SALEM — Mayor Kim Driscoll’s plan to clean up the polluted transfer station on Swampscott Road suffered a major setback yesterday when a judge overturned a decision by a city board.
Superior Court Judge Howard Whitehead threw out a 2009 ruling by the Salem Board of Health, which approved an agreement between the city and its trash hauler, Northside Carting, that would have allowed for a significant expansion of the transfer station.
In exchange for Northside Carting’s pledge to clean up the old incinerator site, the city agreed to allow the average daily amount of material trucked there to increase from 100 to 400 tons, with a maximum of 500 tons on peak days.
The deal also called for demolition of the existing transfer station building and construction of a new facility.
The judge’s decision appeared to rest on the application process.
The Board of Health approved a request for a “minor modification” of a permit for the transfer station. Whitehead ruled that the city and trash company should have applied for a “major modification,” which would have triggered a lengthier review, because this was a significant expansion requiring a new building.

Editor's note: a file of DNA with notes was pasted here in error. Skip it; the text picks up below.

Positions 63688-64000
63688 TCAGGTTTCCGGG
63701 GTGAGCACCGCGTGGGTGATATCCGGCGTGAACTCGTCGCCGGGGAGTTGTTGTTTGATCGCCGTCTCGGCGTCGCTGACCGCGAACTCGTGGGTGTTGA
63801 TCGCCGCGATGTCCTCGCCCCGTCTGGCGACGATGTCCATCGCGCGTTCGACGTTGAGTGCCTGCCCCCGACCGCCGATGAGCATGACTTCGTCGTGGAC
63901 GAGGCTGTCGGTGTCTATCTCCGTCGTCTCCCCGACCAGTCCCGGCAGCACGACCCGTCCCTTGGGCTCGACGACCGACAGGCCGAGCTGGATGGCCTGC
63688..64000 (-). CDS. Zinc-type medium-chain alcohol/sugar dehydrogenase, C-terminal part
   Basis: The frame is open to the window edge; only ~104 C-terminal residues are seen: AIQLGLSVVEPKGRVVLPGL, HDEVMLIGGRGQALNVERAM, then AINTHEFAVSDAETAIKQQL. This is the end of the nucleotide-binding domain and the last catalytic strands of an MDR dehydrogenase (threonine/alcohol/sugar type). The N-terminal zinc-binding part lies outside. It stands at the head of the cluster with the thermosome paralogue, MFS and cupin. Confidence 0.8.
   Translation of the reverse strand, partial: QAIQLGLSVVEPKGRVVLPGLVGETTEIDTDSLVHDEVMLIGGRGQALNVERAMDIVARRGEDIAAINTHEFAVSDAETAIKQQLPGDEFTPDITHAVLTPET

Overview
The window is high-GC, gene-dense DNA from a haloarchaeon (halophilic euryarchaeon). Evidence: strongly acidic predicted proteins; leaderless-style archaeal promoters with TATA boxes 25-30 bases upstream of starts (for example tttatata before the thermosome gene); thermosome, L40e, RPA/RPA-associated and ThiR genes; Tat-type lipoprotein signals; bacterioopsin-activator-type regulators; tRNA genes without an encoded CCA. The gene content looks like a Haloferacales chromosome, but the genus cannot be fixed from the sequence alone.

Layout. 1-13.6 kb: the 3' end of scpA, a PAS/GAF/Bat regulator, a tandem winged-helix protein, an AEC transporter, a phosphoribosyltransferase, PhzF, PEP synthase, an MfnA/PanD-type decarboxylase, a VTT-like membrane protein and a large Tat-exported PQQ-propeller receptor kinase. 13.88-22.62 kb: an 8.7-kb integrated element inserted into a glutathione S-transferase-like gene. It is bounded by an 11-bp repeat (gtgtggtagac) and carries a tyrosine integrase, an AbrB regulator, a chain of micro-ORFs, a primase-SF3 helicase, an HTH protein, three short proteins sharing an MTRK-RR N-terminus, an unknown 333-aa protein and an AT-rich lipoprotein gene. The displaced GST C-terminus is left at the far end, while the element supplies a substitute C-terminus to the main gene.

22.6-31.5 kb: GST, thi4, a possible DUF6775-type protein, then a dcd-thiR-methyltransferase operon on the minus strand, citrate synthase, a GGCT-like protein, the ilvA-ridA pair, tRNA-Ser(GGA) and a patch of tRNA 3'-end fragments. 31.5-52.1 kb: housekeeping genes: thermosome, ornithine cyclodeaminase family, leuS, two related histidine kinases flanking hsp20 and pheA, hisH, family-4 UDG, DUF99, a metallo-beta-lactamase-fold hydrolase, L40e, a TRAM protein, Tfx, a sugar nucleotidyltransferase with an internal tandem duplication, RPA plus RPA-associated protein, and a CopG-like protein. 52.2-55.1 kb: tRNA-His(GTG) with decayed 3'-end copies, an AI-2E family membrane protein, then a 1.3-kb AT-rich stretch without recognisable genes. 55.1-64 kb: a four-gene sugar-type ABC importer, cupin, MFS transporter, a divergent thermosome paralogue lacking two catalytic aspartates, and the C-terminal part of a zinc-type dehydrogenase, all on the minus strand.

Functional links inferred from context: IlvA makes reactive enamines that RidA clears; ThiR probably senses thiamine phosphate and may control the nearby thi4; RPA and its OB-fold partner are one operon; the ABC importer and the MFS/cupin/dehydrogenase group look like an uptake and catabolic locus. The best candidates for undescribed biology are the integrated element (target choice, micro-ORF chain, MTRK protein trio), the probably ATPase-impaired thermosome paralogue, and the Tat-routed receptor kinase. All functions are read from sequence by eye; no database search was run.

Not long after the health board’s decision, an appeal was filed by a group of neighbors, headed by Arthur Theophilopoulos, owner of Young World Academy, a day care center and preschool. They raised concerns about the increased truck traffic and the expansion of the waste transfer business.
The transfer station currently handles construction and demolition debris. Under the new agreement, it would have been able to bring in municipal waste from area communities.
“I think this is a victory for the public health and a victory for homeowners and businesses in the area,” said Carl Goodman, the lawyer for the plaintiffs. “Had this facility been expanded as planned, it would have had a significant and adverse impact on their property values.